You want the top or the bottom? America's bunk bed educational mentality.

My wife was talking to some mothers the other day about public versus private school. She's worked as a K-2 teacher in both settings for years and as I listened on, something she said really caught my ear.

Overall, she believed, administration at private schools were all about teaching to the top. Push it, set a rigorous pace and work your best students long and hard. That was the mantra. The rest will catch up -- or at least follow along. Kids in private school, that's what they do - top work. And this is what parents expect.

In public schools, she notes that it was all about the low end kids. Get them caught up. Raise the bottom. Sure, work to serve the middle and the high but the "top kids" they were not the ones who were to get the oomph. The ones who lacked the most were the ones that were supposed to be offered the most.

Private worked one way; public the other. Quite telling indeed.

--Which is right?
--Can both realistically be done?
--Can a school raise the bottom while simultaneously teaching to the top?
--Can a school teach to the top while simultaneously raising the bottom?


Theoretically, lots of folks -- especially people running for some sort of political office --will say both can be done. But in practice, I am not sure I really see it accomplished all too often.

Me, I do believe -- like my wife -- that most schools choose and, whether it's resources, intentions or merely the nature of the beast, it's rare to find a campus that accomplishes excellence at both ends of the scale, for both the top and for the bottom. (Maybe excellence is too strong a word. Simple okay-ness might be a better word choice.) They either, as a campus, really do well by the top kids or, as a campus, spend a heck of a lotta time working to serve the "low" kids.

And doing that well is hard enough. Few of us really knock it out of the park on this front... or rather, I should say, not enough of our schools do.

And so, the question is, top or bottom?

Well, if you look at the way that NCLB rewards a school's test score data, it's a no brainer. Elevate the bottom and you are rewarded. That's where all schools get the most bang for the buck. Seek out the lowest achievers and make them higher achievers. Do that and your scores go up.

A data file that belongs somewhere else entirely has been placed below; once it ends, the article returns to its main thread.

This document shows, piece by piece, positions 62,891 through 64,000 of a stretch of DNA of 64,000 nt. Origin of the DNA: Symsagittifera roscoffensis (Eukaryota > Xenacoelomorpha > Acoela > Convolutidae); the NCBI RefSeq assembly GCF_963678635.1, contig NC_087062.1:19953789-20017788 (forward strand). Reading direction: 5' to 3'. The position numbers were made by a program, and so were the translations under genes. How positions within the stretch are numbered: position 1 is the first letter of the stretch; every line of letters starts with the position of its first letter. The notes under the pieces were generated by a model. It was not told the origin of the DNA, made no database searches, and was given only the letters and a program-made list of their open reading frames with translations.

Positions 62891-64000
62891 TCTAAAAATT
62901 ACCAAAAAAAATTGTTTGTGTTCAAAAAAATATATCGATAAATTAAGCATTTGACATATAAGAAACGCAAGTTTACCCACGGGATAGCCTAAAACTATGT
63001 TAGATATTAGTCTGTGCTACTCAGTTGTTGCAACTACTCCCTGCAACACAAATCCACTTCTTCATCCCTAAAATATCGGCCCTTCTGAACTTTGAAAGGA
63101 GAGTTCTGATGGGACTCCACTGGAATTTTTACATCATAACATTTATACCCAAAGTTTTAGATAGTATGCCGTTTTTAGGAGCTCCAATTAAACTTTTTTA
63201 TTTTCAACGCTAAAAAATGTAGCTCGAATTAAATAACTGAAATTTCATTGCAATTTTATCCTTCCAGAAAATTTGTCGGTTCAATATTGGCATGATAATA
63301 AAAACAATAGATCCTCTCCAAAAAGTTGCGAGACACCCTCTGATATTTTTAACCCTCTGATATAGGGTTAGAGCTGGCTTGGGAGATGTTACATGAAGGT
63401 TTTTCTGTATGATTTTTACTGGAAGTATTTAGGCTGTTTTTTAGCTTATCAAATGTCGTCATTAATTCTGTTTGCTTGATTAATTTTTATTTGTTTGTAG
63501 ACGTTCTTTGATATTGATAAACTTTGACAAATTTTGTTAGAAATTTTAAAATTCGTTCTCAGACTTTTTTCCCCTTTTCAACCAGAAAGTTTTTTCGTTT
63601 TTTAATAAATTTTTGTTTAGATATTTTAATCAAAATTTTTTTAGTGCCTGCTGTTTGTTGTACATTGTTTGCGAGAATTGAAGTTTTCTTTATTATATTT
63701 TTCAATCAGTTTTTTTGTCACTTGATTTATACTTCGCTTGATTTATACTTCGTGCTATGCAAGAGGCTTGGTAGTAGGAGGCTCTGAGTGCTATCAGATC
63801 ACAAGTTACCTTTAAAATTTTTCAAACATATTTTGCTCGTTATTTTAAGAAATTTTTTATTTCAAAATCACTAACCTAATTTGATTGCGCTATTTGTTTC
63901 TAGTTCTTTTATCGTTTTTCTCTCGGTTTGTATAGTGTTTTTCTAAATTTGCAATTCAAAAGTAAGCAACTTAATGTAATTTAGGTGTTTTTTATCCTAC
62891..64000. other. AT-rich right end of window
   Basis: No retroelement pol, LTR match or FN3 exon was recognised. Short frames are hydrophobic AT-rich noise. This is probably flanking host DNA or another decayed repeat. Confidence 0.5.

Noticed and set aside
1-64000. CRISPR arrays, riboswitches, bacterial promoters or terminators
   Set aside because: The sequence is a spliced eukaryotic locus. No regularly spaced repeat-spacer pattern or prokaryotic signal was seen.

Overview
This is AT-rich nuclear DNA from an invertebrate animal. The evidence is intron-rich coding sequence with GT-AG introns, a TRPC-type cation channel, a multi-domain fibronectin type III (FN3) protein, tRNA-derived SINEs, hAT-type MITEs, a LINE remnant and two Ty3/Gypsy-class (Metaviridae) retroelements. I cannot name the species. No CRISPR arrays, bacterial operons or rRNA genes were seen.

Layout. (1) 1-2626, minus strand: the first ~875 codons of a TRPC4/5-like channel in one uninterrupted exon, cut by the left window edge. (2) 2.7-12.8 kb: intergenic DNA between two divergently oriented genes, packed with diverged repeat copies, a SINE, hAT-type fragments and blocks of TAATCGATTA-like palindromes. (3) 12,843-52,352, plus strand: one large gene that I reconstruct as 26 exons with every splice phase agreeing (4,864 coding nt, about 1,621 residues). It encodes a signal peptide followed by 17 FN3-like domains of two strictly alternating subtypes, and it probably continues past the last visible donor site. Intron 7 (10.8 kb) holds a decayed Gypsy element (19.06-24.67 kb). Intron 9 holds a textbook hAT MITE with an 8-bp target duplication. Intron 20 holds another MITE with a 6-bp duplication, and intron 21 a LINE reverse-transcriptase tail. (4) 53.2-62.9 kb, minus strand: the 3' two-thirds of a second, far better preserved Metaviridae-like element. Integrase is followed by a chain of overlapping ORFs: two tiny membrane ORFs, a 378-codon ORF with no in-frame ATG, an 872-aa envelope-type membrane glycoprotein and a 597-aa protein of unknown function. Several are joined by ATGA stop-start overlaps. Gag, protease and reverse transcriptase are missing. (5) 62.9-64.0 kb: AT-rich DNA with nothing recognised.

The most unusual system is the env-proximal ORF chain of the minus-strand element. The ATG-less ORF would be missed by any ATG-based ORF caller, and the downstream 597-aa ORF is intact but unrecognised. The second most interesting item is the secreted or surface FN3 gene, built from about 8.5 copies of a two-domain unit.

Have the top kids perform at an even higher level and... you really will not see much of an increase.

Now Arne Duncan seems to realize this and has thus put forth Race to the Top. It's a GREAT notion. However, unless they change the formula of evaluating our academic institutions, we'll still see more schools look to the floor before the ceiling.

Which groups gets most of the dialogue around your campus?

You want the top or the bottom? Welcome to America's bunk bed educational mentality.

Views: 36

Comment by Jessica Eitzen on January 22, 2010 at 7:48am
My school definitely looks to the bottom. All of our programs we've implemented are designed to benefit our lowest students.
Comment by Cassy Holzhauer on January 22, 2010 at 9:06am
I think that my school would fall into the category of looking to the top, as evidenced by the entrance exam required to get in. My experience though is that even if students pass the exam they might have come from a less rigorous public elementary school and struggle once they get here. As a private school, it is also a smaller setting and those students who need more attention can get it easily. Also, since it was the choice of their parents to make the sacrifices to pay tuition and send them here, there is very often a high parental involvement in the student's education. With a variety of tracks for math, science, english, and history students can challenge themselves in their strengths and maybe get extra help with their weaknesses. It is truly a very encouraging and optimistic community where everyone, faculty, staff, administration, and parents care deeply about the education (of both academics and character) of these students.
Comment by Alan Sitomer on January 22, 2010 at 9:45am
Cassy, I want to send my daughter to your school! Sounds like a really great place.
Comment by Michelle Kepple on January 24, 2010 at 10:32am
Alan, thank you for this thought! I have noticed that majority of the public schools don't nurture the 'high' students enough. I feel that there should be a way to evaluate our schools more appropriately. Districts should recongnize how many students increased their learning rather than how many students are now 'on level'.

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